Smoking, pain tolerance, and physiological activation

Psychopharmacology (Berl). 1983;79(2-3):193-8. doi: 10.1007/BF00427811.

Abstract

The effects of tobacco smoking and beta-blockade on psychophysiological measures, i.e., heart rate (HR), blood pressure (BP), skin conductance (SC), and sensitivity to electrical pain stimulation was studied in a group of 33 male moderate smokers. Using a method of limits threshold determination technique, measures of pain threshold (PT), and tolerance level (TL) were obtained. The results were analyzed in relation to smoking habits, personality measures, and subjective effects. There was no significant effect of smoking on pain sensitivity. Smoking caused a physiological activation as indicated by an increase in HR and systolic BP. beta-Blockade counteracted the smoking-induced increase in HR and systolic BP, but did not influence PT or TL. Subjective effects of smoking were not affected by beta-blockade. The findings suggest that physiological activation is not related to effects of smoking on pain.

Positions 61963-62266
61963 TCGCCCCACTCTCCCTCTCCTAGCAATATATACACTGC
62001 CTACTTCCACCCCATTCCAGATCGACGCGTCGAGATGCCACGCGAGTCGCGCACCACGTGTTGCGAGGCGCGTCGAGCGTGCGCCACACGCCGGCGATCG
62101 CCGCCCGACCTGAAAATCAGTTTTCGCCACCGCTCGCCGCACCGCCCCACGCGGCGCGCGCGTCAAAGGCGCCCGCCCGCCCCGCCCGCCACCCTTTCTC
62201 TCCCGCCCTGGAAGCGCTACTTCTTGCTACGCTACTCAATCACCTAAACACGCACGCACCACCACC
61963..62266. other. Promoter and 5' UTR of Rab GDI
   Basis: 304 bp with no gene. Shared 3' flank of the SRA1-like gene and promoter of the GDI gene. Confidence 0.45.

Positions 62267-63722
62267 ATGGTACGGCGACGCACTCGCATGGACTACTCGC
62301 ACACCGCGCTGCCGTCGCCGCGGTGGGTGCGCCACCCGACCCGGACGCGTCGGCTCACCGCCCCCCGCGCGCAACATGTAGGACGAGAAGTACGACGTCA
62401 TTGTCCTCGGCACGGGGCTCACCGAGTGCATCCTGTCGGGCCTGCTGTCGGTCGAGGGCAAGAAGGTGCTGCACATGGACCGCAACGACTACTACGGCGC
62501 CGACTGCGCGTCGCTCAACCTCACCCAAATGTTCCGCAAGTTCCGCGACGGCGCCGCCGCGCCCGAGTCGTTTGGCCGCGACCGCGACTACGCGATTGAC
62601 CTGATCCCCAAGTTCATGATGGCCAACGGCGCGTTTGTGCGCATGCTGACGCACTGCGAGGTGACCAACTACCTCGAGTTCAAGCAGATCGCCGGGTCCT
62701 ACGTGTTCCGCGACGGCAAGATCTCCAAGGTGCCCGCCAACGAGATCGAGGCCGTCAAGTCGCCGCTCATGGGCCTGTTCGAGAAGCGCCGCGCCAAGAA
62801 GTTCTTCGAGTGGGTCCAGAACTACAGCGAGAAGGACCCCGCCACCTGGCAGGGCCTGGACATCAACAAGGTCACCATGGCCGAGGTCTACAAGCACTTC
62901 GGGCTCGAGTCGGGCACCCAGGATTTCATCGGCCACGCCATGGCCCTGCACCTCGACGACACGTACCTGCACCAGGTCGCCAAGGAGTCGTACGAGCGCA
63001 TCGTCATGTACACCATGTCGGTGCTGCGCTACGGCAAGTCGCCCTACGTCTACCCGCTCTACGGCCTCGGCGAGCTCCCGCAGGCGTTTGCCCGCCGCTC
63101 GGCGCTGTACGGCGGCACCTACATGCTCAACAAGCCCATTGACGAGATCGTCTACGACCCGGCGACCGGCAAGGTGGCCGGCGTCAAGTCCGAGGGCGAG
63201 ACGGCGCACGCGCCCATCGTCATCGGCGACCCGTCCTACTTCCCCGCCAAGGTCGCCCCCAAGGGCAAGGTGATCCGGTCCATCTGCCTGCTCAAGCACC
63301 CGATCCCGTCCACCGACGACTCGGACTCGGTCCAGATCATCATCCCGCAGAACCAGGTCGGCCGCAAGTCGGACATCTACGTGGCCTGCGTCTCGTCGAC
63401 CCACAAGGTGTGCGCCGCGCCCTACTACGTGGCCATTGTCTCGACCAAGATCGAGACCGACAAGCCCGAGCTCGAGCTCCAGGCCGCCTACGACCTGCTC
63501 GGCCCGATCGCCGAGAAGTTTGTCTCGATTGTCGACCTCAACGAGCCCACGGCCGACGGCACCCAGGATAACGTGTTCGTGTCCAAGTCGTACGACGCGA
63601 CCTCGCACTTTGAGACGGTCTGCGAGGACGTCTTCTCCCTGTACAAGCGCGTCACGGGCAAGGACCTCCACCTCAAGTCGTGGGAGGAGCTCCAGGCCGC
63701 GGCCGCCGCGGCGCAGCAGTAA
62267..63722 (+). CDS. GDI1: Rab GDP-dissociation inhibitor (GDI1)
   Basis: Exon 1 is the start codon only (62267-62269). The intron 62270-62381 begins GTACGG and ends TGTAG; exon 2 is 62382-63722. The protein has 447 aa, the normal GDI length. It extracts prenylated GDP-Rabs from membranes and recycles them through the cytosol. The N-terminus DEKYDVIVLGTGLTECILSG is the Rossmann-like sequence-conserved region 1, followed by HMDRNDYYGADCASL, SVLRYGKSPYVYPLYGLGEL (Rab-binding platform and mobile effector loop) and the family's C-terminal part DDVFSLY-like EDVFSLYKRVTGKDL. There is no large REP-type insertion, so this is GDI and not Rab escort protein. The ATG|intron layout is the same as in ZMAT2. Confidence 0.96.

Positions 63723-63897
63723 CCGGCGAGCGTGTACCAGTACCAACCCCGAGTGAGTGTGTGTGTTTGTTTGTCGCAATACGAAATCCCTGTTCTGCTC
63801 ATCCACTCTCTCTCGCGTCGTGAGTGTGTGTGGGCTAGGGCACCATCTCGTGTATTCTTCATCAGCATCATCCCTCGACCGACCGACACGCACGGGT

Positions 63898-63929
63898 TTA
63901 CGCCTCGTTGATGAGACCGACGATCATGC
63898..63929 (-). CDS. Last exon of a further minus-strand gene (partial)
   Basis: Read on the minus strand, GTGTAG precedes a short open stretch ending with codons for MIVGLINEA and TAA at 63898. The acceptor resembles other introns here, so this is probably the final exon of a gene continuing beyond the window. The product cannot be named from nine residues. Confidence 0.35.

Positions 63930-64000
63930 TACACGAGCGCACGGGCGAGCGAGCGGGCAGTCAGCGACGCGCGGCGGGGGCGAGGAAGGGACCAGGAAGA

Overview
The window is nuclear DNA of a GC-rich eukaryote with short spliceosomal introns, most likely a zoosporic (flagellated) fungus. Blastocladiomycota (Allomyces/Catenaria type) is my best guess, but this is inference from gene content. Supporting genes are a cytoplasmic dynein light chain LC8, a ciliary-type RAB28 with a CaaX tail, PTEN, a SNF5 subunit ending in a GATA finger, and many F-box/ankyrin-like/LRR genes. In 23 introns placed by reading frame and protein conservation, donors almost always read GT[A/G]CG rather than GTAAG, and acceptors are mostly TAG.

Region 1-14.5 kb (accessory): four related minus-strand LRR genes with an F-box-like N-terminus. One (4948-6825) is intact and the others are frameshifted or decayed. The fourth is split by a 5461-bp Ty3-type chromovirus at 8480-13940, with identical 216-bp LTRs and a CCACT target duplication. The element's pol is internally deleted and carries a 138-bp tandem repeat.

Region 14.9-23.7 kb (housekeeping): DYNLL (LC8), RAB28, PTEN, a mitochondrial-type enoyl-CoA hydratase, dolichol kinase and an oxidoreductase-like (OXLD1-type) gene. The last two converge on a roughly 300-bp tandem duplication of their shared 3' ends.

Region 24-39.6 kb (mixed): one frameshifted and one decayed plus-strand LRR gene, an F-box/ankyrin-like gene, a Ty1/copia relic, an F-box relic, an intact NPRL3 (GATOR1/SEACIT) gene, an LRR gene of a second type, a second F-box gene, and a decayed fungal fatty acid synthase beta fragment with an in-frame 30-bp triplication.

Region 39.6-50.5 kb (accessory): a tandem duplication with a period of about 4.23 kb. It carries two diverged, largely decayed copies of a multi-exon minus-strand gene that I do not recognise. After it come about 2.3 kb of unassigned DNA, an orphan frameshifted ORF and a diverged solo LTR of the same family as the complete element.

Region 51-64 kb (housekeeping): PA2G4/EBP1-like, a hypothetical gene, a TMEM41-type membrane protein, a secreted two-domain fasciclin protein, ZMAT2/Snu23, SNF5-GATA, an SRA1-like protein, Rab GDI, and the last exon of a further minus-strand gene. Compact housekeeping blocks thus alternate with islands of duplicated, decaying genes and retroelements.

Publication types

  • Clinical Trial
  • Controlled Clinical Trial
  • Research Support, Non-U.S. Gov't

MeSH terms

  • Adrenergic beta-Antagonists / pharmacology
  • Adult
  • Autonomic Nervous System / physiology
  • Blood Pressure / drug effects
  • Electric Stimulation
  • Humans
  • Male
  • Pain / psychology*
  • Personality
  • Smoking*

Substances

  • Adrenergic beta-Antagonists